This article was originally published in The Notebook. In August 2020, The Notebook became Chalkbeat Philadelphia.
Ninth grade didn’t finish the way Corey White had hoped.
The high-achieving teen’s final grades at Academy at Palumbo High School included Cs in English and biology.
Concerned, Corey’s mother and great-grandparents moved him out of their Southwest Philadelphia home and in with his grandparents.
It’s the reverse of the move that White’s mother, now 28, made at his age.
“I had Corey when I was 13,” says Robin White, who dropped out of Thomas Middle School in 8th grade.
When Corey was just a toddler, she moved in with Corey’s great-grandparents.
Rebecca White, now 70, was well positioned to provide support. She had studied elementary education at Bowie State University and later worked at child care centers, preschools, and the ELECT Program for teen moms.
She also taught at the Evelyn Graves Christian Daycare Academy when Corey started there as a three-year-old. The following year, she and Corey moved on together to preschool at St. Charles Borremeo.
As a result, Corey’s early schooling reinforced his education at home.
“Brown Bear, Brown Bear was Corey’s favorite book,” Robin White recalls. “I had to take it out of the library for him. He knew it without even having to read it.”
“[In preschool], we did a whole play out of Brown Bear, Brown Bear,” laughs Rebecca White. “Our hearts were open to helping him learn, so he was ready for kindergarten.”
Now, Corey is focused on 10th grade. Despite lackluster English and science grades last year, he excelled in algebra, making him confident about the new year.
“Chemistry is going to be an A subject,” he predicts. “It’s more math-based than biology.”
Dominique Holloman somehow accumulated enough credits to make it to 10th grade.
Unfortunately, she hasn’t shown up to school yet this year.
Last spring, Dominique was facing months of missed schoolwork following the birth of her daughter, Destiny.
After staying home for the entire 2007-08 school year, Dominique’s freshman year at Audenried High School was supposed to be a new beginning.
But Dominique missed over two months of school while pregnant, and she didn’t return after Destiny’s birth on May 1.
She was slotted for summer school, but records show she attended for only three days.
Now, it looks like the promising teen might drop out permanently.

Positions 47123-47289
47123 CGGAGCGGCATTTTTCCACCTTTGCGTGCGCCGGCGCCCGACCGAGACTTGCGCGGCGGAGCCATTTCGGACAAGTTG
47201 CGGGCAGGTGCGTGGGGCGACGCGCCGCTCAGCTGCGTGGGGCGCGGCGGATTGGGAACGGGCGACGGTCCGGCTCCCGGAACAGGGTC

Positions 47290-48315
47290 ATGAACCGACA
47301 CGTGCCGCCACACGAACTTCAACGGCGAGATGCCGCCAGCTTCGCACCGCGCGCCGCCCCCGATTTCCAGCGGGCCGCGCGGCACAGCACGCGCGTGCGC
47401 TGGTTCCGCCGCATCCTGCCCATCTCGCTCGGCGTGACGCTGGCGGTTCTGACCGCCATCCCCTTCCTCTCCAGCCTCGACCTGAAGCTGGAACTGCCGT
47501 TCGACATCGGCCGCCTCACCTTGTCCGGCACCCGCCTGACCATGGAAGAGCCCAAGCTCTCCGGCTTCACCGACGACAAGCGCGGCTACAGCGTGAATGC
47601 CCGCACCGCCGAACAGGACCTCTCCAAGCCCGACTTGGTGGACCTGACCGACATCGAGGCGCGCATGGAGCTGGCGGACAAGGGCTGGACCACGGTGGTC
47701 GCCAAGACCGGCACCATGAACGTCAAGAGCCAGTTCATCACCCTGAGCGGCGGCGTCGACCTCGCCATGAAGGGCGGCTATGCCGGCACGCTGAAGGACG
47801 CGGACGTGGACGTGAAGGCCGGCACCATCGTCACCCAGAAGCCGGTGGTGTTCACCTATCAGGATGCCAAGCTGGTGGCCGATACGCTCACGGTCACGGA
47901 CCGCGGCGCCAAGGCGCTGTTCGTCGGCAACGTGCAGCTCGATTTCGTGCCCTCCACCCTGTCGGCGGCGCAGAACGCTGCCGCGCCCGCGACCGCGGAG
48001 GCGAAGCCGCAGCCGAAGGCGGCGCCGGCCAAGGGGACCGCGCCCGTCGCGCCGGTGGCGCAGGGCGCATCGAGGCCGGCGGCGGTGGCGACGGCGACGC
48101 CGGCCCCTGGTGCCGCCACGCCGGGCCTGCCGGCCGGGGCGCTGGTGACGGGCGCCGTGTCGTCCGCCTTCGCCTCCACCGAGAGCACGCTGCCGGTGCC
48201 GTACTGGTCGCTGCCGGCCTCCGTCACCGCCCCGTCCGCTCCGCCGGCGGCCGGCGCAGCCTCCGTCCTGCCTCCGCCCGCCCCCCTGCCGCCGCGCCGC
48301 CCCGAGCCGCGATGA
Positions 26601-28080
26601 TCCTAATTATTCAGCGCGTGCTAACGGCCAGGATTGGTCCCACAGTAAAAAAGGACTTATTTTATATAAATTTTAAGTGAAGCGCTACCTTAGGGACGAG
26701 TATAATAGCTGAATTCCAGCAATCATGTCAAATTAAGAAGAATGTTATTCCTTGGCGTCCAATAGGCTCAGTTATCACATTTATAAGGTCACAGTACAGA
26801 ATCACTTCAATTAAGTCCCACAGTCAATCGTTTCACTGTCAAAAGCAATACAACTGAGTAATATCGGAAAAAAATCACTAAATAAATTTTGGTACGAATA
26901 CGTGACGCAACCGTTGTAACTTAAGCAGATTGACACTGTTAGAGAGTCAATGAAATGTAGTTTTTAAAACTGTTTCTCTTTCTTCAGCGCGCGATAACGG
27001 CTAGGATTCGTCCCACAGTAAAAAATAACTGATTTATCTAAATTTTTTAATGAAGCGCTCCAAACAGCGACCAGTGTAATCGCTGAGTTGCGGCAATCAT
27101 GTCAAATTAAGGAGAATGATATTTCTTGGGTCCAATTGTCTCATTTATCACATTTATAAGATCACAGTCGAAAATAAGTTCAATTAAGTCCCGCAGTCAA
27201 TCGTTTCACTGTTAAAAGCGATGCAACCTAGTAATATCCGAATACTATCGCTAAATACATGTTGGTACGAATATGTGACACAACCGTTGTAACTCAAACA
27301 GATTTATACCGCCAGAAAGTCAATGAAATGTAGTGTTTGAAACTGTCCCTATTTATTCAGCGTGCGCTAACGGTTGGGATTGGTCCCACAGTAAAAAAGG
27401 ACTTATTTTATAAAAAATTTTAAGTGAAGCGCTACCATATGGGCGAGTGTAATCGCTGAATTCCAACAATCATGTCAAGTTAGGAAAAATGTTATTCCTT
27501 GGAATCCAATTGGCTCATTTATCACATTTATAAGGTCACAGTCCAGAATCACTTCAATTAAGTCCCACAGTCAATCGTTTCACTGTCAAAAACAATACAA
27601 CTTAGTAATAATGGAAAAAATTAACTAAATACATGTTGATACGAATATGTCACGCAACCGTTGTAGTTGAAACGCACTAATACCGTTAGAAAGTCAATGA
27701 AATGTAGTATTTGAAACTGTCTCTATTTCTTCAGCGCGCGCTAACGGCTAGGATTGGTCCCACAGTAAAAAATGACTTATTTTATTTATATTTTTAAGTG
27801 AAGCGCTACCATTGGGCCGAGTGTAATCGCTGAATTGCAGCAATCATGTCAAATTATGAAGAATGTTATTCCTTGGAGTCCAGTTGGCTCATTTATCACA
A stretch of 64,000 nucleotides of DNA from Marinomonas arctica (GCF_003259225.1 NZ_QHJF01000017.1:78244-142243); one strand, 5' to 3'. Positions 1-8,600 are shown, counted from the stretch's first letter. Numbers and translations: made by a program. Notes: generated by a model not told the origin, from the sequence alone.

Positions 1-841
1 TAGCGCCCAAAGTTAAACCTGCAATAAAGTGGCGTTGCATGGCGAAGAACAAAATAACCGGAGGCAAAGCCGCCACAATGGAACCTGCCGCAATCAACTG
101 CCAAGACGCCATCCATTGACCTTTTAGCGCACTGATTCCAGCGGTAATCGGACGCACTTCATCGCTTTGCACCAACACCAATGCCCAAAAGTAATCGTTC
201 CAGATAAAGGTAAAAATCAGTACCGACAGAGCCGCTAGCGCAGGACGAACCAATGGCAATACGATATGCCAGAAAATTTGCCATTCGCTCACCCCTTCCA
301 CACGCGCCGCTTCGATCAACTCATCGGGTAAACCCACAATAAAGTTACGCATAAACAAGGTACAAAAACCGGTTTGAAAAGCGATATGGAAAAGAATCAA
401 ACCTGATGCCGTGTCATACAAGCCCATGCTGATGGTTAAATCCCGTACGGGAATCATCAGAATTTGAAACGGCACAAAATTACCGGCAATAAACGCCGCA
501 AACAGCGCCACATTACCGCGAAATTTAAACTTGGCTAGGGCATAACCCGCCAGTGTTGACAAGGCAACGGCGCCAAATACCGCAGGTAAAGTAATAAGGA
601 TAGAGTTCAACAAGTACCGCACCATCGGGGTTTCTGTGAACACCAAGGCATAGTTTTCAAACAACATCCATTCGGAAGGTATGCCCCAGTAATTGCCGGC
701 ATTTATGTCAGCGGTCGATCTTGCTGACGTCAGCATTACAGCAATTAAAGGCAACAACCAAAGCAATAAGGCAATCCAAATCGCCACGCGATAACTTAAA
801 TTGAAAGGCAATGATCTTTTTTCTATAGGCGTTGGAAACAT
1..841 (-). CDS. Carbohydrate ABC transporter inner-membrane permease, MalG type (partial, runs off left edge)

Dominique and her mother, who dropped out in the 11th grade, declined to be interviewed for this article. Others aren’t sure what she wants.
For months, Dominique, Destiny, and Destiny’s father have been living with Samantha Adams, Destiny’s paternal grandmother.
Adams, 39, says she talks to them constantly about parenting skills and making good choices.
“My plan is to help them become productive parents on their own,” she explains.
Through her work to help troubled families prevent their children from being placed with the Department of Human Services, Adams knows how dramatically her granddaughter’s future will be affected by Dominique’s decisions.
Daughters of women who graduate from high school are one-third less likely to drop out than daughters of women who dropped out, according to a recent study.
Adams holds out hope that Dominique will return to Audenried. While that looks unlikely, the school says its doors are open.
“She’s still enrolled,” says roster chair Victoria Monacelli. “She could come tomorrow if she wants.”
Will Green spent much of his summer on the phone, talking to girls.
“I haven’t been doing anything to get ready for 10th grade,” he said in late August, surprised at the thought.
Will’s mother is concerned.
“I’m worried about him falling into the life that I was in,” Freena Green says quietly.
Before Will was born, his mother served a 90-day sentence at Curran Fromhold Correctional Facility on drug charges.
Will’s father, William Rodriguez, is currently incarcerated, also on drug charges.
During Will’s early years, his mother struggled to turn her life around.
When Will was about four, she got a cleaning job at the Spectrum. Later, she worked as a receptionist, then at a child care center.
“I was so happy taking care of the kids, working my job, and coming home. But I was going through a lot,” she recalls.
Perhaps as a result, she got a late start enrolling Will in preschool. Will eventually attended Head Start at the Houston Center and then kindergarten at Abigail Vare Elementary.
His mother, meanwhile, continued to struggle.
“I was calling out to the Lord, but I was not able to give up that way of life. And I ended up having a breakdown,” she says.
Will remembers crying on his first day of kindergarten – after school, because he worried that no one was going to meet him. Otherwise, he says he doesn’t recall much about his mom’s struggles.
Freena Green says she was saved six years ago. Ever since, the Whole Truth Church of Deliverance in South Philadelphia has been her life.
“God has delivered me from a generational curse,” she says gratefully.
As for Will, she can only pray that he too escapes the cycles that threaten to ensnare him.
But with summer winding down, the beginning of 10th grade was barely on Will’s mind.
“I don’t know when the first day of school is,” he said with a shrug. “But I’m sure someone will tell me.”
No Easy Road
In the third installment of the Notebook series about what keeps students connected to high school, we check in with three South Philly teens at the beginning of 10th grade – and look back at their early years.